{¶ 8} R.C. 4123.512(A) states, "The claimant or the employer may appeal an order of the industrial commission * * * in any injury or occupational disease case, other than a decision as to the extent of disability to the court of common pleas * * *." We have explained that appeals are limited to cases involving "whether an employee's injury, disease, or death occurred in the course of and arising out of his or her employment." State ex rel. Liposchak v. Indus. Comm. (2000), 90 Ohio St.3d 276, 279, 737 N.E.2d 519. The issue to be determined is whether the appeal involves the claimant's right to participate or continue to participate in the fund. See R.C.4123.512(D). Claimants and employers may appeal Industrial Commission orders to a common pleas court under R.C. 4123.512 only when the order grants or denies the claimant's right to participate. Liposchak at 279, 737 N.E.2d 519. Determinations as to the extent of a claimant's disability must be challenged in mandamus. Id. at 278-279, 737 N.E.2d 519.

{¶ 9} Here, the commission found no evidence of fraud and thus declined to exercise continuing jurisdiction to reconsider the allowance of Benton's claim. Therefore, we must determine whether that determination is itself an issue involving the right to participate under R.C. 4123.512. If the issue does involve the right to participate, then the court of common pleas may hear the appeal; if not, the court of common pleas lacks subject matter jurisdiction, but the employer may file a complaint in mandamus with the Tenth District Court of Appeals.

{¶ 10} We have held that R.C. 4123.512 authorizes appeals only in limited circumstances. Felty v. AT & T Technologies Inc. (1992), 65 Ohio St.3d 234, 238, 602 N.E.2d 1141. "The courts simply cannot review all the decisions of the commission if the commission is to be an effective and independent agency. Unless a narrow reading of [the statute] is adhered to, almost every decision of the commission, major or minor, could eventually find its way to common pleas court." Id.

B. Right to Participate

{¶ 11} For the reasons that follow, we hold that refusal of the Industrial Commission to discontinue a claim does not involve the right of the claimant to participate in the workers' compensation fund under R.C. 4123.512, and thus, a court of common pleas lacks subject matter jurisdiction on appeal.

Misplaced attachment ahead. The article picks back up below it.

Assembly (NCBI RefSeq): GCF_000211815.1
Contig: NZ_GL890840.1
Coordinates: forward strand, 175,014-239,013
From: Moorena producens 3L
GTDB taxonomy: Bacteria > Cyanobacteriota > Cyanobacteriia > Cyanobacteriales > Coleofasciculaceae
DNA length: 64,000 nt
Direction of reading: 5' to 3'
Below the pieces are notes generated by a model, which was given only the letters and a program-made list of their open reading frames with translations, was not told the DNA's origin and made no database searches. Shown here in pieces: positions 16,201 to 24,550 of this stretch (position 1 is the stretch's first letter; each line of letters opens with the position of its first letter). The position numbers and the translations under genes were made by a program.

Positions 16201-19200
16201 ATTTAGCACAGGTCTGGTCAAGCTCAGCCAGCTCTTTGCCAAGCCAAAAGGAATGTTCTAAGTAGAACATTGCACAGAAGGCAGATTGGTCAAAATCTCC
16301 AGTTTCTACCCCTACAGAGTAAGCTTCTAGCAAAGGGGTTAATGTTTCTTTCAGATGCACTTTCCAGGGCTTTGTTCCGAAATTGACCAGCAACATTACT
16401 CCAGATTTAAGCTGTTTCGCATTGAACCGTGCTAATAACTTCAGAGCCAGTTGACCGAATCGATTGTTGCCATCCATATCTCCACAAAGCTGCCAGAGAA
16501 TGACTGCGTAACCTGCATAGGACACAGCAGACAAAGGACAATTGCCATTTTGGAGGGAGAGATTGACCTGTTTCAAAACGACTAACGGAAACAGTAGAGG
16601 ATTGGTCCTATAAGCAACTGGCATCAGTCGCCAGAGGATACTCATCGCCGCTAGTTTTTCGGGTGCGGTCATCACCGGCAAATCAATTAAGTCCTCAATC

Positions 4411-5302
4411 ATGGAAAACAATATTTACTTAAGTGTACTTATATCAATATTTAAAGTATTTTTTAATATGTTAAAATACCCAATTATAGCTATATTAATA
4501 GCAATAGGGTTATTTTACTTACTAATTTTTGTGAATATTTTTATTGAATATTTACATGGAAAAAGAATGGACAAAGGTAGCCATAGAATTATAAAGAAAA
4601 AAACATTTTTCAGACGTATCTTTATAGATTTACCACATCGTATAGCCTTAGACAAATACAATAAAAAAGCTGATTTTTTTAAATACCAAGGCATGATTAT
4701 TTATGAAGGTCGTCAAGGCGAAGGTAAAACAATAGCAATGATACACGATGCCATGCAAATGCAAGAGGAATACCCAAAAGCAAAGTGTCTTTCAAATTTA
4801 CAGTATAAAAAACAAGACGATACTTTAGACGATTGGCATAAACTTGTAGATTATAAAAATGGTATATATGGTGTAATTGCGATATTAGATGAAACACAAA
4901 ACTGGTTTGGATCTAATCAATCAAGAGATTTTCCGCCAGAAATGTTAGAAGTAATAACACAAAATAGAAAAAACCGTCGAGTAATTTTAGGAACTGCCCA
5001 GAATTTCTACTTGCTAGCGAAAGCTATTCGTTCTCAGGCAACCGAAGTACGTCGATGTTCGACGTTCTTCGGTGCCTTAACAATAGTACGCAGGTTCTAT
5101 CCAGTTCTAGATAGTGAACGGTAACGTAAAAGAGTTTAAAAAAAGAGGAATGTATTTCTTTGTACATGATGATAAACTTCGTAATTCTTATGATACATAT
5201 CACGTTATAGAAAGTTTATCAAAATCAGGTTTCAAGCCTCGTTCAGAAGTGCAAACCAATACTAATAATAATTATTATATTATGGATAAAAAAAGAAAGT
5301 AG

{¶ 12} First, the Industrial Commission's decision on a claimant's right to participate is a threshold determination. "When [the right-to-participate question has been answered affirmatively], the claimant has cleared the first hurdle, and then may attempt to establish his or her extent of disability." Liposchak, 90 Ohio St.3d at 279, 737 N.E.2d 519. Benton's initial claim was allowed, and Hamilton ESC did not appeal her right to participate. If it had, the court of common pleas would have fully reviewed the initial right-to-participate determination, including any allegations of fraud. R.C. 4123.512(A). Hamilton ESC may not stand in the position it would have if it had alleged fraud on appeal of the allowance of the claim.

{¶ 13} Second, district and staff hearing officers did review Hamilton ESC's claim and found no evidence of fraud. The denial of Hamilton ESC's motion for a finding of fraud does not disturb the effect of the initial order that granted Benton's right to participate. If evidence of fraud had been found and Benton's right to participate had been terminated, Benton would have had a right to appeal. ("[A] ruling that terminates the right to participate [is] appealable pursuant to R.C. 4123.519 [current R.C. 4123.512. See 145 Ohio Laws, Part II, 2990]." Felty, 65 Ohio St.3d 234, 602 N.E.2d 1141, paragraph two of the syllabus.) The commission's refusal to find fraud, however, does not change the effect of the initial order.

{¶ 14} Additionally, appeal under R.C. 4123.512(D) involves a de novo review in which the claimant has the burden of proof: "The claimant shall * * * file a petition containing a statement of facts in ordinary and concise language showing a cause of action to participate or to continue to participate in the fund and setting forth the basis for the jurisdiction of the court over the action." Allowing the employer to appeal the continuance of the claim would require a successful claimant like Benton to prove again in common pleas court that her claim should be allowed, even when she had already prevailed administratively.

{¶ 15} Because Hamilton ESC did not appeal the initial determination that Benton's claim should be allowed and because the Industrial Commission did not make a finding of fraud so as to terminate Benton's participation in the workers' compensation fund, the initial determination on her right to participate remains unchanged. The commission's refusal to exercise continuing jurisdiction to reconsider the allowance of Benton's claim is not a right-to-participate issue. We decline to extend the jurisdiction of the court of common pleas to review decisions of the Industrial Commission in cases like...